In fact, the fall debate schedule was determined almost a year ago by the nonpartisan Commission on Presidential Debates, a private group made up of both Republicans and Democrats.
His primary complaint is that two of the debates are scheduled on the same nights as NFL games.
That's true. (It was also true in 2012, and the debates were still high-rated.)
In an interview with ABC News, Trump said he's "fine" with the commission's three debates, but objected to the specific dates.
"I'll tell you what I don't like. It's against two NFL games," he said. "I got a letter from the NFL saying, 'This is ridiculous.'"
An NFL spokesman said Saturday: "While we'd obviously wish the debate commission could find another night, we did not send a letter to Trump."
On Sunday morning, a Trump aide said that "Mr. Trump was made aware of the conflicting dates by a source close to the league."
"It's unfortunate that millions of voters will be disenfranchised by these chosen dates," the aide added.
The debate organizers have a different view: They note that the debates are easy to find all across TV, and people who choose to watch the football games live can still watch the debates later through video on demand.
Because Trump skipped one of the GOP primary debates in January, there has been speculation among media types that he may quibble with the fall debate schedule or even threaten to not show up.
Campaigns routinely haggle over the details of the debates, right down to the temperature of the studio, but every major party candidate in modern times has ultimately agreed to participate.
It would be risky for Trump to turn down the debates. Voters consistently tell pollsters that the sessions help them decide which candidate to support.
Trump hasn't threatened a boycott. He told ABC, "I like three debates. I think that's fine. I think it's enough." (The ABC interview was taped Friday.)
But he focused on the NFL scheduling conflict. RNC chief strategist Sean Spicer seconded it in an interview on CNN Saturday morning, and added, "The entire system needs to be re-looked at."
The commission responded to Trump on Saturday afternoon by saying that it "announced the number, dates and sites for the 2016 general election debates in September 2015."
"The CPD did not consult with any political parties or campaigns in making these decisions," the group said.
According to commission officials, sporting events, religious holidays, and other factors cause scheduling headaches every four years. The group seeks to space out the debates and schedule them for different nights of the week.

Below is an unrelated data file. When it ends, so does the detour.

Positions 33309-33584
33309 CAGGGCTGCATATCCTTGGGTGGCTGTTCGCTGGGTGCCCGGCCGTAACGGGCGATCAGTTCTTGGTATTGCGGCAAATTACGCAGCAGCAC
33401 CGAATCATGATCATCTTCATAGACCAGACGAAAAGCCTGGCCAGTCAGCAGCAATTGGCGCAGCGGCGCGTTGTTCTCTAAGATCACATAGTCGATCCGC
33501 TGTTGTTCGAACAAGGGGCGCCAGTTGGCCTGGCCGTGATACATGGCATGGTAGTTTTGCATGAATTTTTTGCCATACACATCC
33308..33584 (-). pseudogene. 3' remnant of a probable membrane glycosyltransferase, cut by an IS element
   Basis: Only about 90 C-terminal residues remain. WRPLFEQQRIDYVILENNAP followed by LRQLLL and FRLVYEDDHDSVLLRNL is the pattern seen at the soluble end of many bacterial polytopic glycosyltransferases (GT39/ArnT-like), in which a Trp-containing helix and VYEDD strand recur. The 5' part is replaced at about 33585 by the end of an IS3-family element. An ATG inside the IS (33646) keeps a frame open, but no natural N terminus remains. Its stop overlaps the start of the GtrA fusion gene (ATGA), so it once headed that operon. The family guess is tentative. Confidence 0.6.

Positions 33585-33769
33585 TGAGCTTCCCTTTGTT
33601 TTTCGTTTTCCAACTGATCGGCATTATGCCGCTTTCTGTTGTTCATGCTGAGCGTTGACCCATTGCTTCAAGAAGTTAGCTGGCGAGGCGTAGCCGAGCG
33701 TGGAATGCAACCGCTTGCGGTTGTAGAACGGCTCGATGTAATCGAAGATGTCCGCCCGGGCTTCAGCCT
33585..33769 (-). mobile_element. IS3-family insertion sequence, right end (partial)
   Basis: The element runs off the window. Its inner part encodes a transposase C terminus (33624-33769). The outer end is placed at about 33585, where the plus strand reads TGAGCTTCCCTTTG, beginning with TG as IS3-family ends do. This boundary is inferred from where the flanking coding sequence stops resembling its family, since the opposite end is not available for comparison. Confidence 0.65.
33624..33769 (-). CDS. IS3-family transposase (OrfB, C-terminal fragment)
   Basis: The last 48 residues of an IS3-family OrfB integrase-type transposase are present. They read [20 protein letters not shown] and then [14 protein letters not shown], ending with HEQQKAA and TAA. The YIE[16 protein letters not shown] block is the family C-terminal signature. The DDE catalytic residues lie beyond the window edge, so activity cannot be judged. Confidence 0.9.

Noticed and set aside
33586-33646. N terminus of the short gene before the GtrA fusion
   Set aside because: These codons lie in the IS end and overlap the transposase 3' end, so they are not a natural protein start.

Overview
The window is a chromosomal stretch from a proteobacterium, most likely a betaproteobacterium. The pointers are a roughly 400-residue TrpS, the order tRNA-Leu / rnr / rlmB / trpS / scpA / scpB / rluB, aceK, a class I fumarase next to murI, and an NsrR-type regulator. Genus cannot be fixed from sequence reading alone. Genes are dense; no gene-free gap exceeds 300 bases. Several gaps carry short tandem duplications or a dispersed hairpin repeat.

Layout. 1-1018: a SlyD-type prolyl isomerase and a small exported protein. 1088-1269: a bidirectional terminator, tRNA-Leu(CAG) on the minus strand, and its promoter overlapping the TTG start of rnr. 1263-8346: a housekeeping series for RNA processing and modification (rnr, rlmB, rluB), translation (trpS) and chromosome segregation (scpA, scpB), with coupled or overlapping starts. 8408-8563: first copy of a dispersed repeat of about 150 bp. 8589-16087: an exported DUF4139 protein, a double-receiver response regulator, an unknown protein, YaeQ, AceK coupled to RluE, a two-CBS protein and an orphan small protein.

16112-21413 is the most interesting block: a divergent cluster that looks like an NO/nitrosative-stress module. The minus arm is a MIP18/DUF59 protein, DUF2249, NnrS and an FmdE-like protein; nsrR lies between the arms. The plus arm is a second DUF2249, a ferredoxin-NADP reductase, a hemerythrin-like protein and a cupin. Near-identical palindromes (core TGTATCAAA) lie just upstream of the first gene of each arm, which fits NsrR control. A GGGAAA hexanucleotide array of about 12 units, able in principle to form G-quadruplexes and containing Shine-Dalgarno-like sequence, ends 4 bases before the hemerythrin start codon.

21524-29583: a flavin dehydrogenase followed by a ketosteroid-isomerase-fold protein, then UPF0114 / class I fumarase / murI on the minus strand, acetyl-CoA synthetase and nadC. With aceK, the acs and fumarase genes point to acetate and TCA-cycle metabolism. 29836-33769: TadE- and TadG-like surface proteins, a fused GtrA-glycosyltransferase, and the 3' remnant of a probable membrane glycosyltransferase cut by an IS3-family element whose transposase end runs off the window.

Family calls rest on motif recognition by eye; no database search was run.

The first debate of 2016, slated for September 26, coincides with "Monday Night Football" on ESPN.
The vice presidential debate is scheduled one week later on October 4, a Tuesday.
The second presidential debate, on October 9, coincides with "Sunday Night Football" on NBC.
The final debate is slated for October 19, a Wednesday.
NFL games are played on Sundays, Mondays and Thursdays in the fall. Fridays and Saturdays are effectively ruled out because TV viewing is lower on weekend evenings. That only leaves Tuesdays and Wednesdays.
One complication was Yom Kippur on Tuesday, October 11 and Wednesday, October 12.
Trump's tweet also brought up Bernie Sanders, saying "same as last time w/ Bernie," a veiled reference to the Democratic primary debate calendar. Many critics believed that the Democratic National Committee sought to minimize the debate schedule, thereby favoring Clinton over Sanders.
The Commission on Presidential Debates has many critics too, but it was specifically formed to provide a nonpartisan structure for debates that doesn't favor one candidate over another.
The parties are not involved in the debate scheduling, a point that Spicer made on CNN: The commission "announces the dates without consultation of the parties or the candidates."
Spicer acknowledged that the dates were set last September, before the primaries even began, but said that "doesn't mean it's a good system."
"You look at the debates being on major NFL nights and you wonder why people are upset about that? This was a dumb idea and should be revisited," Spicer said, throwing the RNC's support behind Trump's complaint.
When Trump tweeted on Friday night, New York Times political correspondent and CNN analyst Maggie Haberman responded, "Is this a prelude to not doing all three?"
Another interpretation is that Trump wants to make sure he has the biggest possible audience for the debates.
Before Trump weighed in, former Obama speechwriter Jon Favreau asserted on Friday's "Keepin' It 1600" podcast that Clinton should call for more debate sessions.
If Trump "says no, then he looks weak, which is against brand," Favreau theorized.
His podcast co-host Dan Pfeiffer, a former Obama aide and CNN commentator, brought up the ongoing guessing game about whether Trump will participate.
"The rumor is that Trump may not agree to the debates. He is not engaged" in the normal negotiations between the campaigns and the commission, Pfeiffer said.
"I heard the same thing actually," Favreau said.
Author: Brian Stelter